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Ahold Delhaize tallies Q1 sales gains

Executives note Stop & Shop strike’s financial impact to hit in Q2

U.S. sales edged up in the first quarter at Ahold Delhaize as the global food retailer moved forward with strategic initiatives to upgrade stores, boost omnichannel operations and rein in costs through improved synergies.

Also on Wednesday, executives reiterated their estimate of the financial impact of the 11-day strike at Stop & Shop, noting that the Quincy, Mass.-based supermarket chain — the company’s largest by sales — will feel the work stoppage’s effects in the second quarter.

Net sales at Ahold Delhaize USA totaled $10.98 billion in the first quarter, up 1.1% from $10.86 billion a year earlier. Online sales climbed 13% year over year to $251 million from $222 million. Same-store sales rose 1.2% excluding fuel and were up 2.2% when adjusted for the Easter calendar day shift.

Frans_Muller_Ahold_Delhaize_2018.png“Our U.S. business showed a good performance, with margins benefiting from synergies and with savings ahead of investments in our customer proposition as part of our Save for Our Customers program,” Ahold Delhaize President and CEO Frans Muller (left) told analysts in a conference call this morning.

U.S. operating income increased 16.9% (7.9% at constant exchange rates) in the quarter to $516.3 million, with underlying operating income up 16.4% (7.5% at constant exchange rates) to $532 million. Ahold Delhaize said higher gross margins drove a 0.3% gain in underlying operating margin to 4.9%, reflecting synergies and savings from Save for Our Customers.

“As Frans mentioned, we had strong synergy and savings for our customer delivery in the first quarter and, therefore, underlying operating margin was particularly strong in the quarter at 4.9%, up 30 basis points versus last year,” Ahold Delhaize Chief Financial Officer Jeff Carr said in the call. “However, we will see more investments in our customer proposition in the following quarters, and I'd not expect to see that high trend of margin continue.”

For the strike at Stop & Shop, which lasted from April 11 to 21 and affected 246 New England stores, Ahold Delhaize estimated lost sales of $200 million. Adding increased product waste and extra supply chain costs, the company expects a one-off impact of $90 million to $110 million on underlying operating income in the second quarter.

“The members of the UFCW Unions ratified the new collective labor agreement last week, and we feel that the new contract is fair and responsible. Our total labor cost at Stop & Shop is expected to increase in line with inflation,” Muller said.

“Now, two weeks after the strikes, customers are coming back and sales continue to ramp up,” he added. “We continue to prepare for the next phase of the rollout of Stop & Shop's ‘Reimagining’ program in Long Island, N.Y., based on the learnings from the remodeled Hartford, Conn., stores in the fourth quarter last year. And we are still awaiting FTC approval for the acquisition of King Kullen stores on Long Island.”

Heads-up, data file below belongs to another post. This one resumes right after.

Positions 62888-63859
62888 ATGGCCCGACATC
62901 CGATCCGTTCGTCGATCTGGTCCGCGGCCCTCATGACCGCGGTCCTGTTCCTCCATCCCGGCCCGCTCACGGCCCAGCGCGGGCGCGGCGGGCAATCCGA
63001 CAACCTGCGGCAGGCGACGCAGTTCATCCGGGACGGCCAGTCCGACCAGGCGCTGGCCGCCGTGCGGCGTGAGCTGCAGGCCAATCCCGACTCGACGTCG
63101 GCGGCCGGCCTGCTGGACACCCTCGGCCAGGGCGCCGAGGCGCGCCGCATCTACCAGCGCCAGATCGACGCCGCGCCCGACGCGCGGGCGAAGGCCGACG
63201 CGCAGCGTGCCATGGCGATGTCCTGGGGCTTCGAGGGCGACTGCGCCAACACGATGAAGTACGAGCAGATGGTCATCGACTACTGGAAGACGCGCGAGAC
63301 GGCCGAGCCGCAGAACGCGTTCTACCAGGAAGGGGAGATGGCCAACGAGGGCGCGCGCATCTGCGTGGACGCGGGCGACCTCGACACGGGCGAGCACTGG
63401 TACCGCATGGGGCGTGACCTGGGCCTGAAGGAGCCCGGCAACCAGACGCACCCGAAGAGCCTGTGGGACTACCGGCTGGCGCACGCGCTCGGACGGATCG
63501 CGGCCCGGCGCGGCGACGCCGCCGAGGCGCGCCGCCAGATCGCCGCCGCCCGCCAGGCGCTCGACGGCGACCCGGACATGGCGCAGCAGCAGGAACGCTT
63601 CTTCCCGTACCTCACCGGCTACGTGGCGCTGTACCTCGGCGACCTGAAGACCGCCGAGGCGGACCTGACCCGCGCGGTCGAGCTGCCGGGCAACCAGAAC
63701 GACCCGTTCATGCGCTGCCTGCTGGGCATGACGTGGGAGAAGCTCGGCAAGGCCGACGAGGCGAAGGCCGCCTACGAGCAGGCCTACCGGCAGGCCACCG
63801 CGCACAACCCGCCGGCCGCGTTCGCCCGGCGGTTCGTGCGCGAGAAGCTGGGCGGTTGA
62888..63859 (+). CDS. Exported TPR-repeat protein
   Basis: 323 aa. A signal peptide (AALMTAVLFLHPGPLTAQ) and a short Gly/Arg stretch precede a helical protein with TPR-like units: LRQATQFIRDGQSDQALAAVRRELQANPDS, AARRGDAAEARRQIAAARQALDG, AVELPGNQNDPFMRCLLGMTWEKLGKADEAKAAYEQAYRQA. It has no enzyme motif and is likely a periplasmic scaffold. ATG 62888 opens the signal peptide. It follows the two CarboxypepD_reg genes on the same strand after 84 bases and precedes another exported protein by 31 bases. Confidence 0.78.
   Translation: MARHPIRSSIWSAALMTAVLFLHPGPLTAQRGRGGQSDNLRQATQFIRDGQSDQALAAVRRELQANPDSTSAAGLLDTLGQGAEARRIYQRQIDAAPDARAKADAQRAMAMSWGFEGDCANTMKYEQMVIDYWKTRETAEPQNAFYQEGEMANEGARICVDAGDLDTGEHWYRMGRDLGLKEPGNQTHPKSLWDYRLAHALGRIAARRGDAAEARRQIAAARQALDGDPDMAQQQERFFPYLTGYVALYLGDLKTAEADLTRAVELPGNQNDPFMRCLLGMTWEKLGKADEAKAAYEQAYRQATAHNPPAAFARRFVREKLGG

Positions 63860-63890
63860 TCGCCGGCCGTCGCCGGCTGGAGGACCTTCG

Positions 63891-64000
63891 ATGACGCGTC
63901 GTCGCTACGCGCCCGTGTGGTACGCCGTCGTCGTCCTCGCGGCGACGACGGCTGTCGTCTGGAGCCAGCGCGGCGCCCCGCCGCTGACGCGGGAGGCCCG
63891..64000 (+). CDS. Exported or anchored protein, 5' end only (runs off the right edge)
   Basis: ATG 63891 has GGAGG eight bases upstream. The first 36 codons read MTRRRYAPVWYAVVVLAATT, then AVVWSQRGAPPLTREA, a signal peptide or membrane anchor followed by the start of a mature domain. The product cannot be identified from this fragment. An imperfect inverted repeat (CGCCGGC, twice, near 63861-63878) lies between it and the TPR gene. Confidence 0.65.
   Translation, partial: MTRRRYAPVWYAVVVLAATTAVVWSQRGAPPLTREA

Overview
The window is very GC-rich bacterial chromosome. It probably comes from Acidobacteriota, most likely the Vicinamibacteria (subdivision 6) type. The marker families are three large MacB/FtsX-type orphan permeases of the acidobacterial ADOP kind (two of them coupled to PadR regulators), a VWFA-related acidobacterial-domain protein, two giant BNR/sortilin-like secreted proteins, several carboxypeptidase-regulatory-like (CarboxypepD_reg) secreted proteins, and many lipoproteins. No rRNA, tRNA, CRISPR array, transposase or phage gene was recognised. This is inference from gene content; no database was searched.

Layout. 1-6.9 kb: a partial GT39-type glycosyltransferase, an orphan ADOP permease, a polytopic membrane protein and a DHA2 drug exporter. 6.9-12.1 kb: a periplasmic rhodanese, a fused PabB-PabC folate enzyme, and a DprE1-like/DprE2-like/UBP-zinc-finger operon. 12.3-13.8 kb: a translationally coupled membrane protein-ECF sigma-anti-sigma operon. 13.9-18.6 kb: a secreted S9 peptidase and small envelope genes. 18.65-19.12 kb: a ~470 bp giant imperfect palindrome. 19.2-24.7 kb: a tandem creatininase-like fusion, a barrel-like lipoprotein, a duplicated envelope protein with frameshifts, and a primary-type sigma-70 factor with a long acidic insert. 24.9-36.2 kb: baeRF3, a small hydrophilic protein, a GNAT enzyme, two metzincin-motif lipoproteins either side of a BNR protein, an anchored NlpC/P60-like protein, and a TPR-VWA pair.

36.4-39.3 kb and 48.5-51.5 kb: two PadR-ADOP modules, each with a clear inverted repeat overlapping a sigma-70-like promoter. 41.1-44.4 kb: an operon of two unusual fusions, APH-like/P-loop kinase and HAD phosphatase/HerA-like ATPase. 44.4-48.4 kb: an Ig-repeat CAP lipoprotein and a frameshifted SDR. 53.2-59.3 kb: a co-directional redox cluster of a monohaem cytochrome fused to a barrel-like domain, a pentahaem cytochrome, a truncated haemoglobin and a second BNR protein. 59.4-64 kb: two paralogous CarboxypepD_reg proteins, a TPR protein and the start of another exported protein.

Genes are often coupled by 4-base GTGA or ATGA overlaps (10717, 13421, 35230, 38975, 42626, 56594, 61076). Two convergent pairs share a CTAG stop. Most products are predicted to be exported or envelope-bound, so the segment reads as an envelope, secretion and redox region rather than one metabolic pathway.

In a question-and-answer session later in the earnings call, Muller said, “Nobody has won in this strike. It's a very unfortunate event for everybody involved.”

During the first quarter, Ahold Delhaize noted, Food Lion announced a $158 million project to remodel 92 stores in the Myrtle Beach, Florence, Columbia and Charleston, S.C., markets this year, along with a $40 million investment to upgrade 23 stores in the Charlottesville and Harrisonburg, Va., markets. The initiatives are part of Food Lion’s “Easy, Fresh and Affordable” program to enhance the shopping experience and expand variety and assortment. The Giant/Martin’s division also opened the first location of its Giant Heirloom Market urban format in Philadelphia and launched a new online brand called Giant Direct with the opening of an e-commerce hub in Lancaster, Pa., with Peapod Digital Labs.

Ahold Delhaize USA ended the first quarter with 1,961 stores under the Stop & Shop, Giant Food Stores, Martin’s, Giant, Food Lion and Hannaford banners, compared with 1,963 a year ago. The U.S. business also includes online grocer Peapod.

Overall for the first quarter, Ahold Delhaize totaled net sales of €15.88 billion ($17.78 billion U.S.), a gain of 6.3% (1.5% at constant exchange rates) from €14.99 billion ($16.79 billion U.S.) in the prior-year period. The company said the timing of the Easter holiday had a negative impact on sales results. Net consumer online sales grew 27.5% (25% at constant exchange rates) to €970 million ($1.09 billion U.S.).

Net income totaled €436 million, or €0.39 per share (continuing operations), compared with €403 million, or €0.33 per share, a year ago. Operating income rose by 8.3% (2.9% at constant exchange rates) to €675 million for the quarter.

“We reported a solid first quarter, growing both our top line and our bottom line compared to last year,” Muller told analysts. “As our results are starting to illustrate, the execution of our Leading Together strategy is on track. Throughout our businesses, we help our customers make healthier choices. Innovative solutions make shopping more convenient and less time-consuming. And we continue to invest in our network both in stores and online.”

Ahold Delhaize finished the quarter with 6,769 stores, compared with 6,785 a year ago. Besides the U.S. locations, the total includes 2,151 stores in the Netherlands, 777 stores in Belgium, and 1,880 in Central and Southeastern Europe.

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